Odd memories, part 13

I am a big fan of decent education, which is funny perhaps, because I don’t consider that I received one myself. I attended school in a rural farming community with fairly small populations, which many might tell you is much better than overcrowded city classrooms. But the tax base also plays a role, and the classrooms I was in hovered around 30 students, a number now considered more than optimal. Worse, however, was the poor budget for new materials, and the inadequate payroll to attract better teachers (a problem throughout most of the US,) and even the lack of a drive to find or follow the more productive methods of teaching. In short, the schools were stagnating, and some of the approaches to which I was exposed were old, and based more on what someone thought might be useful than on proven effectiveness. Nothing exemplified this more than their approach to teaching social skills, that we endured for two years within our phys ed curriculum. I’m talking about square dancing.

Yes, that’s right – clapping and stomping and banjos and some drawling idiot calling out the moves. If you haven’t had any exposure to this, you should probably cherish your ignorance – I’m here to tell you that’s the best course of action, as your friend – but if you want to know just how horrifying it really is, there are videos to be found. I refuse to provide any examples myself, and I’m picking at mental scabs even making this post.

I can’t quite remember what grades this occurred in, but it was elementary school – fourth and fifth, maybe? Suffice to say, we were less than twelve years old. It’s not exactly true that kids of that age all find the opposite sex icky; usually, anyone can find a few individuals that are rather intriguing – but all the rest are icky. Moreover, admitting to finding anyone intriguing is a recipe for rumors and teasing and graffiti. And even if you have the extremely rare opportunity to speak to the object of your interest in total privacy, there is always the good chance that they don’t requite, as it were, and you not only get crushed, or uncrushed or something, you also open up the same potential for rumors and teasing and graffiti – tact and decorum are something that develops much later in life, if it does at all.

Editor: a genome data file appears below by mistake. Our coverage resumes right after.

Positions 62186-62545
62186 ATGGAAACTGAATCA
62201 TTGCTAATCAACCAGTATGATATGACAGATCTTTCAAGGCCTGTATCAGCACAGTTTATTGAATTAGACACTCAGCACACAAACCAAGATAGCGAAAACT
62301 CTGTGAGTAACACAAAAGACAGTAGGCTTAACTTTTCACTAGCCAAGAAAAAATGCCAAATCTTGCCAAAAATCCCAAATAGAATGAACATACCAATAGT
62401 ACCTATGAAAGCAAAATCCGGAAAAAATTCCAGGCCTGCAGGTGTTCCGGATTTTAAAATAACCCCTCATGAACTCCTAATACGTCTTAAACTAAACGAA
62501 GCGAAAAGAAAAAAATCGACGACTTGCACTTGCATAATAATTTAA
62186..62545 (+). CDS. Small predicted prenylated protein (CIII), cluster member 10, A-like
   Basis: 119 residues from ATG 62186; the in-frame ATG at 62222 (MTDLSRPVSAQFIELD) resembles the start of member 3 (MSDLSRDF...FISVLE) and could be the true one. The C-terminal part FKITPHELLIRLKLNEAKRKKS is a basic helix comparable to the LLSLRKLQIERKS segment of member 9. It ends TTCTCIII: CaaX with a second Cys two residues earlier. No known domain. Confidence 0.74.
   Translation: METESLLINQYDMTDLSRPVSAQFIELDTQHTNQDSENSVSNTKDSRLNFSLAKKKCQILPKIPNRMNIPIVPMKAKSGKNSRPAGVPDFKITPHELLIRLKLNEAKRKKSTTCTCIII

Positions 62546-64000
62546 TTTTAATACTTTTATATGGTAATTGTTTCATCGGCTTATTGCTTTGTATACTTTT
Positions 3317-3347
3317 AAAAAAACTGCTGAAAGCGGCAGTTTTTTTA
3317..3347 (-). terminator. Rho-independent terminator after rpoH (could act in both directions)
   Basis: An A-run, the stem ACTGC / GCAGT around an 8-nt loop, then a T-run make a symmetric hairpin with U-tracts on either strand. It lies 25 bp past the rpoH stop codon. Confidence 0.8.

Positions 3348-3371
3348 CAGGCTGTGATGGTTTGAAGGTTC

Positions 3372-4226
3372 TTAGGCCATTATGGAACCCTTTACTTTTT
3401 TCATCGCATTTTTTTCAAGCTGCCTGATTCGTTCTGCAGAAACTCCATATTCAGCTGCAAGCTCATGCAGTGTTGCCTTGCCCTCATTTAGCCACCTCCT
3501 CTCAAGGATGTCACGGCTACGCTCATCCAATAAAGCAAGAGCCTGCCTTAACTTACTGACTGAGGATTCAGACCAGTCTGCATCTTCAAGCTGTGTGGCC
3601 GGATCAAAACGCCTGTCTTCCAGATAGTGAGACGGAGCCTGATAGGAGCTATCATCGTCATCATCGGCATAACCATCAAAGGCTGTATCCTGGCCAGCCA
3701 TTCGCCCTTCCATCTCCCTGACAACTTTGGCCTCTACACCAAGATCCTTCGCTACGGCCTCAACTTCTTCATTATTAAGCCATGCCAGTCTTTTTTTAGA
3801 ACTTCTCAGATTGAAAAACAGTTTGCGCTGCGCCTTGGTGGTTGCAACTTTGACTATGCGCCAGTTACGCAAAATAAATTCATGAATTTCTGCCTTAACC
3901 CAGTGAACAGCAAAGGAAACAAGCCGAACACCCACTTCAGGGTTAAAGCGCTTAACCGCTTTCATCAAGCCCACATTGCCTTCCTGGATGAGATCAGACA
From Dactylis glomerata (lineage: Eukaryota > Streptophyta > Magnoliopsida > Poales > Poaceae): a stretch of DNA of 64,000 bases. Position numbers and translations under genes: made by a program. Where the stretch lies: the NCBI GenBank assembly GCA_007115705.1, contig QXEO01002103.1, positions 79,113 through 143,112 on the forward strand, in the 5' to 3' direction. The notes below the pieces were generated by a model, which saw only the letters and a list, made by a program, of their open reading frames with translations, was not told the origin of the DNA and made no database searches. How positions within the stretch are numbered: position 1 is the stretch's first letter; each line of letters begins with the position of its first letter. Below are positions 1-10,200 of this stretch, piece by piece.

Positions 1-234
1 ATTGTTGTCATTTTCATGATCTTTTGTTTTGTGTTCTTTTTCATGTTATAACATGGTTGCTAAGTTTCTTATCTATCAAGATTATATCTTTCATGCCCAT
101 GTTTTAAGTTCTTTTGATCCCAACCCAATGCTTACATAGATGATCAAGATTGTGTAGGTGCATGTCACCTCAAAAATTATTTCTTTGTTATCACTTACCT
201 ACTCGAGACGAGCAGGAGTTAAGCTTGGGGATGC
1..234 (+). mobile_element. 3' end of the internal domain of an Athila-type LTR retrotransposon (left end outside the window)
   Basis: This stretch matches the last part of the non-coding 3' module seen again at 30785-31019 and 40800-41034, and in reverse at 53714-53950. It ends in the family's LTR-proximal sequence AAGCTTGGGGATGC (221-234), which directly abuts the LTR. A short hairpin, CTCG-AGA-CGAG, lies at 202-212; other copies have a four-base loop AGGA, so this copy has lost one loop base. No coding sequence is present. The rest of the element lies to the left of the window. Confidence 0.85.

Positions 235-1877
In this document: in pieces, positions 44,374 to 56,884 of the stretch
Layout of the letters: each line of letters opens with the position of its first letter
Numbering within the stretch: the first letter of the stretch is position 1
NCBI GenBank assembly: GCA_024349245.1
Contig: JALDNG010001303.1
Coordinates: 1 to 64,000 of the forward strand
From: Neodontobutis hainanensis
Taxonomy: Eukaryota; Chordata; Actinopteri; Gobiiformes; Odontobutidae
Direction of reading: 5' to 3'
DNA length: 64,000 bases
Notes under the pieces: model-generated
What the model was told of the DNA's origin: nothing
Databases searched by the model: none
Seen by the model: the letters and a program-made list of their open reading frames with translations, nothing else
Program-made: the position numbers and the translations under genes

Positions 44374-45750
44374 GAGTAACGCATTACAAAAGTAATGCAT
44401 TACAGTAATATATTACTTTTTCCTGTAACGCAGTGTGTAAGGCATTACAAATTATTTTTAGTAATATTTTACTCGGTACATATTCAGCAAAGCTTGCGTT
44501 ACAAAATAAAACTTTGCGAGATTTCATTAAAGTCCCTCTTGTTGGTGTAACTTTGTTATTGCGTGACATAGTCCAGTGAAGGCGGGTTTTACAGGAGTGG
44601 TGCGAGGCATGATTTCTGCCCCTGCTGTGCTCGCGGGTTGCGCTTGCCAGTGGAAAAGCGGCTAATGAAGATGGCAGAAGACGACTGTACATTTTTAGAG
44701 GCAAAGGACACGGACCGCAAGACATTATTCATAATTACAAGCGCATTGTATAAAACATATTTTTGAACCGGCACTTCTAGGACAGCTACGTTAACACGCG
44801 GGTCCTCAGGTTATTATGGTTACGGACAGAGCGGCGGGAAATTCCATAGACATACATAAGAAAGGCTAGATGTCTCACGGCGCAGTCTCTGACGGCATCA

Into this morass of social clumsiness we introduce (the version of that word that means ‘force’) dancing, close contact, exchanging partners constantly, and really shitass music, not to mention the attempt to keep time and not trip over one’s own feet. I extend the barest credit to the school faculty here, in that square dancing requires little agility and involves nothing too intricate, primarily skipping in time, and most kids have figured this out by that age. But it did involve synchronizing these actions with someone else – everyone else, actually. It also involves memorizing arcane terms and moves, like “do-si-do” and “allaman left” – these may not be the conventional spellings and I’m not going to introduce a web search for the correct ones into my browser history or through the NSA’s filters.

Square dance music is uptempo, certainly much more than a waltz or foxtrot, and it indicates just how badly your plans have gone awry when you see a gymful of kids attempting to maintain this tempo while every bit of body english they can emit is screaming rebellion and distaste. And despite the intentions of the teachers, the social outcasts got this stigma reinforced, even more than gym class always did. Instead of being the last picked for a team or never having the ball passed one’s way, you could now see the obvious reluctance of each partner to make contact, trashing both the timing and the rhythm of the moves, of which everyone else is depending as well. Need I say I was one of those outcasts? Hard as this may be to believe, it was true – I would not lie to you unless it made for a good story…

To this day, I cannot dance, nor do I have any desire to. I find all country and western music to be execrable, but square dance music makes my eye twitch and voices start in my head. Despite the clear benefits of forcing kids to do things they utterly despise and will never use later in life if the remainder of the educational process has had any effect at all, none of us showed any improvement in social skills for years afterward. There might have been some students who actually liked these sessions, only two weeks long if I remember correctly, but they never would have admitted it among the others, rumors and teasing and graffiti and all that.

I found myself, just once, with the opportunity to use any of those moves again after learning them in phys ed, but the barn mysteriously burned to the ground before the dance was over, sometime after I’d left. The only person injured was the guy who called out the moves; the hay in his teeth caught fire and set aflame his straw hat, which would have singed off his hair had he possessed any. So I was told, anyway – as I said, I wasn’t there.

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